INSIDE OUT

“Inside Out,” the new animated feature from Disney/Pixar, partially takes place inside the mind of a young girl named Riley.  There, sentient emotions operate inside Headquarters, each one representing whatever she is actually feeling: Joy, Disgust, Fear, Anger, and Sadness.  After she is uprooted from her life in Minnesota and moves to San Francisco following her father’s announcement of his new job, Riley’s emotions begin to conflict as she tries to control her emotions and navigate life at a new house, new school, and new friends.  Likewise, an accident inside Headquarters causes great difficulty and Joy and Sadness to be sucked out, so they must team up to find all of Riley’s memories and return home before it is too late.

 

Directed by Pete Docter (“Monsters, Inc.,” “Up”), this film could be considered a return to form for Pixar following the mostly lukewarm or decent reception of their previous films, including “Cars 2” and “Monsters University.”  While not overtly original, the way the concept is handled is what makes the movie so unique.  As every emotion is one part of the total personality, so too are their characterizations and character design.  Even the level of detail on the animation is noteworthy, such as the energy particles the emotions sometimes leave behind or the realistic facial effects of newborn Riley.  The same can also be said of the visual design, with bright and vivid colors remaining prominent inside Riley’s mind.  Clever visual motifs include the Long-Term Memory resembling a large cerebral cortex, Imagination Land with its french-fry forest, and the backlot of Dream Productions, where dreams are filmed.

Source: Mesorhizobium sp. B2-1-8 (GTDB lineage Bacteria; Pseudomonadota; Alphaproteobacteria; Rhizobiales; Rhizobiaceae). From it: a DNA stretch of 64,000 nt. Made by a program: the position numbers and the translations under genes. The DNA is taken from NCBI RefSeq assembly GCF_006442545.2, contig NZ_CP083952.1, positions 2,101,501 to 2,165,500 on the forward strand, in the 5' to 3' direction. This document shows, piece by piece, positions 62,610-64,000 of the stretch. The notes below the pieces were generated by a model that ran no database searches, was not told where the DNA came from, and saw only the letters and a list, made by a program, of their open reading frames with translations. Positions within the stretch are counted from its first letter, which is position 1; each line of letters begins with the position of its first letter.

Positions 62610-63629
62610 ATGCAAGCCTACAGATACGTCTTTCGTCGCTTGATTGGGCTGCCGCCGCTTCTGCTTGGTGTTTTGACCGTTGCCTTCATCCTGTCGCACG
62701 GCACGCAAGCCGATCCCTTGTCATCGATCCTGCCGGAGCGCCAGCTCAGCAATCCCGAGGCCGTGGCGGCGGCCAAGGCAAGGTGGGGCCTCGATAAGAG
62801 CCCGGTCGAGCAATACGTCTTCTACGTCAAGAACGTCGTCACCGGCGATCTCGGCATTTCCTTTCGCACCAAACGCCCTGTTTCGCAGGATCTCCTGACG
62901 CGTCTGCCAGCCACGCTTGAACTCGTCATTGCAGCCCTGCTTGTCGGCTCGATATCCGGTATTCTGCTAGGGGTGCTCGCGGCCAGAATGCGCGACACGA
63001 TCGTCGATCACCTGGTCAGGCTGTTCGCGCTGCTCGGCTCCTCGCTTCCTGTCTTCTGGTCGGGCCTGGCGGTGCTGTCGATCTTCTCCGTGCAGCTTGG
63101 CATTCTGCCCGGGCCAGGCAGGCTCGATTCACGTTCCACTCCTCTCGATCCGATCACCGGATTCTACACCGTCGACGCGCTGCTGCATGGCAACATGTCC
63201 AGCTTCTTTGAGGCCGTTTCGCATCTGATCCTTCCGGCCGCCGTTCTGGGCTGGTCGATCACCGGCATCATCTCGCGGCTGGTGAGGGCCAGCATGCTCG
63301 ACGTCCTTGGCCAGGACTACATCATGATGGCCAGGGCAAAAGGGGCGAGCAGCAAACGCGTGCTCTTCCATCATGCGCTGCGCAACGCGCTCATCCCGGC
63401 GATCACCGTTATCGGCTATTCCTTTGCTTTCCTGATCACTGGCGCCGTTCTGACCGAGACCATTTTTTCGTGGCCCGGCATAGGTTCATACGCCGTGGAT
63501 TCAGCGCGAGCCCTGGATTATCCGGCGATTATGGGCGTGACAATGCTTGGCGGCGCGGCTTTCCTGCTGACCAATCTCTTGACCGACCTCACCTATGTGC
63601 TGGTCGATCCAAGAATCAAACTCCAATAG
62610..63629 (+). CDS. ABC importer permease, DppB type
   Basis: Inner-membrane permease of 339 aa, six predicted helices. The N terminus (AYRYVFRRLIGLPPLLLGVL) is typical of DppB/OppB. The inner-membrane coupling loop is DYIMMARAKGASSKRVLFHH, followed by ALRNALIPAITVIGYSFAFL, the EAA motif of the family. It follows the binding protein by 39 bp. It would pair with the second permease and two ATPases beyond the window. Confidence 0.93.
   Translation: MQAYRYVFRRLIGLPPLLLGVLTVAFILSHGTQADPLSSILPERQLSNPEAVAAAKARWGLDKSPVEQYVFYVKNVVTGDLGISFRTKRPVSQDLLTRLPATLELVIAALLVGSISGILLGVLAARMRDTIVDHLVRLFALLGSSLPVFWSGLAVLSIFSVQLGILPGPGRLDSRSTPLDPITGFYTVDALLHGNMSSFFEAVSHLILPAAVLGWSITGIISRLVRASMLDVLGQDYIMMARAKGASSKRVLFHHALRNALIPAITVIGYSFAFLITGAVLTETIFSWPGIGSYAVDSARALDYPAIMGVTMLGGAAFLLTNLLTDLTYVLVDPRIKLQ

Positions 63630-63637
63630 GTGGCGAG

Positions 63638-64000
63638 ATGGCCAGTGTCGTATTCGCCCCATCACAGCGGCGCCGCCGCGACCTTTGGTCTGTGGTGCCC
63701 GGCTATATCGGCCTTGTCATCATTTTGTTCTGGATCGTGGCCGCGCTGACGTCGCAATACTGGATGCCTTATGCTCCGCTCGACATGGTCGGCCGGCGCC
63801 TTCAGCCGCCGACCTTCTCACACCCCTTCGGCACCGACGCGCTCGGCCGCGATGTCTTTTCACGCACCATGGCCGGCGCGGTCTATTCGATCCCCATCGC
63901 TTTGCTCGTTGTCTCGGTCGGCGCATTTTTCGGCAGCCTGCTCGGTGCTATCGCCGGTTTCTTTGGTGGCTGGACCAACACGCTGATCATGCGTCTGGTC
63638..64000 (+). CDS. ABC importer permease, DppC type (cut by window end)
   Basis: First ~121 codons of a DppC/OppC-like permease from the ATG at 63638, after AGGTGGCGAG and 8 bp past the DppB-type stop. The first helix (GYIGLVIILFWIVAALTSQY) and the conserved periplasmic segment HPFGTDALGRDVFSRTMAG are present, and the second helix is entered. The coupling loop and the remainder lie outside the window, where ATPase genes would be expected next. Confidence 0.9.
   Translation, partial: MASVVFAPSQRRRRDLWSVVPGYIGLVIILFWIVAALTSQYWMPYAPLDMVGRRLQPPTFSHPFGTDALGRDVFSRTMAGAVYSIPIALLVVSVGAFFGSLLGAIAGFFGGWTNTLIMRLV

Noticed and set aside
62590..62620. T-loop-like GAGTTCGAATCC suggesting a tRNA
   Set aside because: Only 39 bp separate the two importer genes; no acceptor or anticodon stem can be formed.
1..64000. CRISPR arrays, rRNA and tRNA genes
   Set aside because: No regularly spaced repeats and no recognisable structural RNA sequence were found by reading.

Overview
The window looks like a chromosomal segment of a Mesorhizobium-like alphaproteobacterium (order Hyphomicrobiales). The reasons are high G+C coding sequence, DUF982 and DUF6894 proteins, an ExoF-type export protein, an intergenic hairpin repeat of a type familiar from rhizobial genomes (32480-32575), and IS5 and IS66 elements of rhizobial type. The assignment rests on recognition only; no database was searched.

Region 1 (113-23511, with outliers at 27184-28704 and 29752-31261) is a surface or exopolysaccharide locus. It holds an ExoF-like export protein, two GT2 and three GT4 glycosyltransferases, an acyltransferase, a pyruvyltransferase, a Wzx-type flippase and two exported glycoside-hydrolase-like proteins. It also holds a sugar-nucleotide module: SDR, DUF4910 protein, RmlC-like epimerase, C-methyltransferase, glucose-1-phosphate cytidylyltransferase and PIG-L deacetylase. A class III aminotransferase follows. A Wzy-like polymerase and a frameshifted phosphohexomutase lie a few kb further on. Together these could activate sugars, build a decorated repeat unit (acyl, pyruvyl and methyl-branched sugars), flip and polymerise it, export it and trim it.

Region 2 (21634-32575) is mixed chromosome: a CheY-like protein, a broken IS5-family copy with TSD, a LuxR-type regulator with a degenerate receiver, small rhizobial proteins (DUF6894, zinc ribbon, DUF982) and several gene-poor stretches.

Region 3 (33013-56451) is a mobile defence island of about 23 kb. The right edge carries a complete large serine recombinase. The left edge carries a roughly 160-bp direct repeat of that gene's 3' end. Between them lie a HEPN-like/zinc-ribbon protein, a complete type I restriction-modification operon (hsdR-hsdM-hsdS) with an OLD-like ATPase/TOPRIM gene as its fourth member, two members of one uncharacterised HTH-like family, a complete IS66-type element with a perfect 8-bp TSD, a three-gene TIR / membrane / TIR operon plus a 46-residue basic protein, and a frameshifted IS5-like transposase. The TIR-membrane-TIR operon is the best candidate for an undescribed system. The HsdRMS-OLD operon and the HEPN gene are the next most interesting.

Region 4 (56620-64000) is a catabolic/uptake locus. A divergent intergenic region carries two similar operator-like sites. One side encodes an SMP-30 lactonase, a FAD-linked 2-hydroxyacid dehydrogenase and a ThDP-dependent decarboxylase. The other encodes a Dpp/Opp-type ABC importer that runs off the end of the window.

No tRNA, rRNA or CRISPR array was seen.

In addition, each cast member perfectly suits their animated counterparts, with Amy Poehler providing the necessary exuberance for Joy and Lewis Black in the all too fitting role of the irascible Anger.  Phyllis Smith, Bill Hader, and Mindy Kaling round out the rest of the lead cast, portraying Sadness, Fear, and Disgust.  Perhaps the most interesting character is Bing-Bong, who used to exist as Riley’s imaginary friend when she was younger, and has the the tail of a cat, face and trunk of an elephant, and the lower-half of a cotton candy stick.  He provides an extra dose of humor and character throughout. 

               

The story is neatly-structured in a way that doesn’t leave any part of it feeling rushed.  The quality of the animation, as is typical of Pixar, is superb.  Some standout moments of humor in “Inside Out” include a running gag containing the memory of a gum commercial, the filming of the re-enactment of the first day of school by Dream Productions using their “reality distortion filter,” and a sequence visually depicting abstract thought, where the characters briefly become abstract shapes themselves and gradually turn into flat, two-dimensional lines.

 

“Inside Out” reminds us of the excitement, suspense, and most importantly, joy we feel when going to the movies.

 

**** “Ya-stars”